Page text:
Implications of Coding and Payment Reform for Radiology Medical Billing

by | Published on Apr 7, 2017 | Specialty Billing

Coding Payment
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Changes to health care regulations and policies have impacted the business of radiology quite significantly. Though efficient radiology medical billing and coding services are available, providers still have to grapple with growing regulatory demands and adapt their workflow and systems to deal with them. According to a recent Diagnostic Imaging report, experts at RSNA say that two developments have affected reimbursement and radiology medical billing in recent times – the commoditization of billing and the implementation of ICD-10 coding.

ICD-10 codes provide the radiologist with detailed information about what’s going on with the patient. Detailed physician documentation is a must for proper claim submission and efficient medical billing and coding. Radiologists need to get the following information from the referring physician:

  • The specific reason why the particular study is being ordered
  • Thorough clinical history and specific diagnostic questions that the study need to answer
  • Exactly what answers or results the study is expected to provide
  • The most appropriate study, in discussion with the radiologist if necessary

The need to report diagnoses with a higher level of specificity also requires radiologists to include more information in their reports, such as laterality and exact anatomical location. Not doing so would lead to claim rejection and drop in reimbursement.

The patient’s medical record also must include dictated reports and meet medical necessity guidelines from payers. The coding of the dictation will differ based on whether the procedure is an outpatient or inpatient one. ICD-10 procedure codes are used only for facility reporting of inpatient procedures and exams and do not affect the use of CPT codes.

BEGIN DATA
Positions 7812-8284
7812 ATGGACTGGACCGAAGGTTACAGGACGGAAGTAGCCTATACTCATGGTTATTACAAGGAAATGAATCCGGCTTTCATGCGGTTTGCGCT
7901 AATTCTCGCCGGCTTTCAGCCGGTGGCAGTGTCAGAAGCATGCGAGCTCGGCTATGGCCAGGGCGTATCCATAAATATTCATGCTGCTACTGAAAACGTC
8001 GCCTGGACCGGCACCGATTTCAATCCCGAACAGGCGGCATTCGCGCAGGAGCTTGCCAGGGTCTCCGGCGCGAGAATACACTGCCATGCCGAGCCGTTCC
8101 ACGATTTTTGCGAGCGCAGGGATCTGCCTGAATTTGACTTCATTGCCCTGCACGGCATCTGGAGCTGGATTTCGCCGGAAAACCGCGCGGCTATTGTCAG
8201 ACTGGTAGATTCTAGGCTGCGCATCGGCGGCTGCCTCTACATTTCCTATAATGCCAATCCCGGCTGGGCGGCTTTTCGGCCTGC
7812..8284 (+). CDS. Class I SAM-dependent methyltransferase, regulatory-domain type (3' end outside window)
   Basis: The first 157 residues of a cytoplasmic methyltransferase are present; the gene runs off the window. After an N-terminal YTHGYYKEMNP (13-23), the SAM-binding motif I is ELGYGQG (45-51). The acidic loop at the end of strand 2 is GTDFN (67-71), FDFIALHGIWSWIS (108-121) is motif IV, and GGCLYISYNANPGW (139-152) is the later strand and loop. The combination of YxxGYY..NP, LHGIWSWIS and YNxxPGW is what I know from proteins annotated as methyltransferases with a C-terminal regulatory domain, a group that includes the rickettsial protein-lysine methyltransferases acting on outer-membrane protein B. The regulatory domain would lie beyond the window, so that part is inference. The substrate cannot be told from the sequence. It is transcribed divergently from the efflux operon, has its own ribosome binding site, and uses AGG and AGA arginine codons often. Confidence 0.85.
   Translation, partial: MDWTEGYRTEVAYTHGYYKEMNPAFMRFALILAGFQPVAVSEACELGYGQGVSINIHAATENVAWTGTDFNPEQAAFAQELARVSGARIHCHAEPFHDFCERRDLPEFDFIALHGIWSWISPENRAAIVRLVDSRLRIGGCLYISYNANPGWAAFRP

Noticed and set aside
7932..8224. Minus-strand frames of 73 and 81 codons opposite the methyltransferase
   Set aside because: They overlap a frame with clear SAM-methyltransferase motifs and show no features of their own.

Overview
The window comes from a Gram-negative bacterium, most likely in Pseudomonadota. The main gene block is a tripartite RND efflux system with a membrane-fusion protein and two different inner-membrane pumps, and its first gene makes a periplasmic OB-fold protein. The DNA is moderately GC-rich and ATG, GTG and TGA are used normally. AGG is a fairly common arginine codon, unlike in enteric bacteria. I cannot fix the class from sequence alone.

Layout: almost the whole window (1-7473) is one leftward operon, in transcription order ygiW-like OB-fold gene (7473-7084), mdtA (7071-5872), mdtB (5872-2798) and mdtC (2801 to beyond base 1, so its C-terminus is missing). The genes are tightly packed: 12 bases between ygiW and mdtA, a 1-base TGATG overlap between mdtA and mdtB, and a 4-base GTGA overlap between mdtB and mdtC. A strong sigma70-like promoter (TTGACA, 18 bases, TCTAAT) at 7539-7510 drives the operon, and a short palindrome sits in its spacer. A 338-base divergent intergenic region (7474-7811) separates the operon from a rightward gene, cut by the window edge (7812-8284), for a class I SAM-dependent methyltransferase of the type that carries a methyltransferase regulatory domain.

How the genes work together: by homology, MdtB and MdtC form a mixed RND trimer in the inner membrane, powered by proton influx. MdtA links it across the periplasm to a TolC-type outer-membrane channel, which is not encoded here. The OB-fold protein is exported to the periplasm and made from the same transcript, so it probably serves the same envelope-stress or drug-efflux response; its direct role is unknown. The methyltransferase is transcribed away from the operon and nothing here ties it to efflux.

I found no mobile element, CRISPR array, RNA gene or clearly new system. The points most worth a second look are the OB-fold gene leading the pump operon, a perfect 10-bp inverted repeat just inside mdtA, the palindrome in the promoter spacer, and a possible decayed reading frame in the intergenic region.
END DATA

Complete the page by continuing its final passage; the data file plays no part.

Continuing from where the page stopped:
Another program that has had a significant impact on radiology is the Physician Quality Reporting System (PQRS). Under the program, eligible professionals can report quality measures intended to improve care and demonstrate opportunities for improvement. PQRS informs Value-Based Modifier calculations and participation is required to avoid payment reductions. Reporting as many measures as possible in a consistent manner improves performance scores, which in turn, impacts Medicare payments.

In 2016, radiologists needed to report 9 measures across 3 domains. In addition to 8 new radiology-specific measures, individual providers or group practices with face-to-face encounters had to satisfactorily report at least one cross-cutting measure.

The Medicare Access and CHIP Reauthorization Act of 2015 (MACRA) went into effect January 1, 2017. MACRA also links radiologists reimbursement to quality metrics which can be conveyed through diagnosis codes. So here too, proper coding and documentation is the key to providing a clear picture of the patient’s story.

All of these changes present opportunities to improve the quality of care and thereby, reimbursements. It’s all about the patient experience. Radiologists need to keep a patient population as healthy as possible, and curtail the need for expensive imaging tests and procedures, emergency room visits, and hospitalization.

Outsourcing medical billing and coding is a practical option for radiologists to manage their revenue cycle. This has helped many radiology practices avoid payment denials and ensure quality improvement. Experienced service providers are well-equipped to ensure the efficiencies required to maintain quality and provide cost-effective medical billing solutions.

Meghann Drella

Meghann Drella possesses a profound understanding of ICD-10-CM and CPT requirements and procedures, actively participating in continuing education to stay abreast of any industry changes.

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